President Trump said he would bring back coal. Has he? Let’s take a look.

Coal production in the United States was up 6 percent in 2017, according to the U.S. Energy Information Administration. That would sure seem a sign of “promise kept,” right?

On the other hand, Forbes magazine — not exactly a tree-hugging publication — recently headlined one report this way: “Coal collapsing faster under Trump.”

So what’s the truth?

Actually, both are true. It just depends whether you’re looking short- or long-term. Coal’s short-term prospects are brighter than they were under President Barack Obama, but its long-term prospects are now grimmer.

How can this be? The answer is that the free market — normally something conservatives champion — is dooming coal long-term and not even an enthusiastically pro-coal president can change that.

Coal matters to us for lots of reasons, not the least of which is this: We have six counties in far Southwest Virginia whose economies have been tied to coal, and their economic collapse — which has turned into a demographic collapse — is something the whole state is going to have to deal with.

Coal has also become a political symbol, used in different ways by both left and right. Let’s try to strip those symbols of their power, though, by looking at some actual statistics.

While coal production is up, it’s not necessarily because of anything Trump has done. It’s certainly not up because he pulled out of the Paris Climate Accord.

American coal production is up only because foreign demand for American coal is up. Domestic demand for U.S. coal actually declined in Trump’s first year in office. But exports surged by 61 percent. The problem for American coal producers is that those exports constitute a small part of their business — about 12 percent. Still, those exports were up — primarily to Asia and Europe.

Some of that spike is a temporary phenomenon. The U.S. Energy Information Administration tells us: “U.S. coal exports to Asia increased as China, Japan, and India looked to offset disruptions to their supplies of Australian coal caused by Cyclone Debbie in April 2017.”

But the rest is driven by growing economies in Asia and Europe. There’s lots of irony to be found there.

Europeans have been among the loudest in their condemnation of Trump for exiting the Paris agreement, yet Europe’s consumption of American coal also went up 44.5 percent.

On the other hand, coal exports to Asia more than doubled — which underscores how at least part of the American economy is tied to the economic health of countries that Trump has tried to distance himself from by saying no to the proposed TransPacific Partnership trade deal. The biggest consumer of American coal is now India. That means the economy of Southwest Virginia is really tied to decisions made in New Delhi.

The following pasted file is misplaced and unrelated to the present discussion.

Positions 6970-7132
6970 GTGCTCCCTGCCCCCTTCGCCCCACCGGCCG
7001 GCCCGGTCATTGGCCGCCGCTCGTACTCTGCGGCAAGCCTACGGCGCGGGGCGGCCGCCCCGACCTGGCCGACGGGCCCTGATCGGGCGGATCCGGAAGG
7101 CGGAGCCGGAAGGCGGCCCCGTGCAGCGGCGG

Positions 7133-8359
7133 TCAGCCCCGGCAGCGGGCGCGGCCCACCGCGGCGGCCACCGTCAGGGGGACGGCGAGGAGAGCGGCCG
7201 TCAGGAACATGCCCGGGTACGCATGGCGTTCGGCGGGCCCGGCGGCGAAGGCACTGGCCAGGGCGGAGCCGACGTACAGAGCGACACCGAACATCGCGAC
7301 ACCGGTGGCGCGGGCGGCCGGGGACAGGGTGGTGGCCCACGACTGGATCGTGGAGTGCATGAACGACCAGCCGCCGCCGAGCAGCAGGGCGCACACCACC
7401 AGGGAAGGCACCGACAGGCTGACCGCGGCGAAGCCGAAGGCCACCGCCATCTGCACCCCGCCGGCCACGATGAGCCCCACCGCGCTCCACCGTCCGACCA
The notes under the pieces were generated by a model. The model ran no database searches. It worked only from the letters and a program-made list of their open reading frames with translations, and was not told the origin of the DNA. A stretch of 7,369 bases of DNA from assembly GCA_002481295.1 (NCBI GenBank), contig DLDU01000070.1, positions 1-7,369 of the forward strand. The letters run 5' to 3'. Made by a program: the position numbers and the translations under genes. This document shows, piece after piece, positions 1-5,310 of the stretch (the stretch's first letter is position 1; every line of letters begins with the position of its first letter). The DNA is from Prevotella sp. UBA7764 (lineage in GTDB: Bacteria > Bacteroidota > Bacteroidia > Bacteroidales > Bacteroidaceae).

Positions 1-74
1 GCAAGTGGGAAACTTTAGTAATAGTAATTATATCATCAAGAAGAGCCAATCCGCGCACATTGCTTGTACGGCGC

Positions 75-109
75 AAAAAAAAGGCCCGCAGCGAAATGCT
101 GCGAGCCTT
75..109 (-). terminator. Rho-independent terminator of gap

Still more irony: Foreign Policy magazine reports that much of U.S. coal headed for Asia and Europe is going to feed steel mills — from which those countries then hope to export steel beams or other products to the United States. The tariffs Trump slapped on steel imports could have the effect of putting some American coal miners out of work — by reducing demand for American coal. Of course, Trump hopes it will result in an increase in demand at American steel mills, but that’s not necessarily an automatic result.

The big point here: The world’s economy is interconnected and complicated. Before a president monkeys with one part of it, he ought to be sure he knows what the effects downstream will be.

In any case, all that is short-term — which is fine if that’s all you’re concerned about. Here’s the long-term, though: Forbes reports that retirement of coal plants is accelerating. In fact, the magazine reports that the number of coal plants projected to be retired has more than doubled in the past year, a rate faster than energy industry analysts had expected. Trump’s decisions to pull out of the Paris deal and scrap the Clean Power Plan have made no difference whatsoever — because the free market has a mind of its own.

Forbes quoted one analyst who explained the situation this way: “The fundamentals of the economics of coal have gotten worse, with costs going up, while the competition for coal — that is, gas, wind and solar — has all gotten cheaper. So it’s getting to the point where huge swings are forecast.”

And exports aren’t going to be able to make that up. For one thing, some of our main coal customers overseas are also investing heavily in renewables. They see American coal simply as a “bridge” fuel while they get those solar and wind farms online.

Most American coal — 88 percent — is used domestically, and the big domestic consumers are starting to close up shop. These are the long-term trends community leaders in the coal counties are paying attention to — and their constituents ought to be.

We see this locally: Both Appalachian Power and Dominion Energy are scaling back their use of coal and adding more renewables — not as fast as environmentalists want, but the trend lines are unmistakable. Appalachian has already retired all its coal plants in Virginia (although it has many elsewhere). Dominion has said four of its coal units could be retired by 2025.

That’s left a pro-coal Trump administration scrambling to try to reverse these market trends. One option: He may invoke a 1950 defense law to order utilities to buy more coal (and nuclear energy). Usually it’s Democrats who want to use the power of government to meddle in the marketplace; here it’s Republicans. Still, the marketplace will have the final say: Those utilities will surely pass on the higher costs of buying coal to consumers. And nothing Trump can do can reverse the larger trends.

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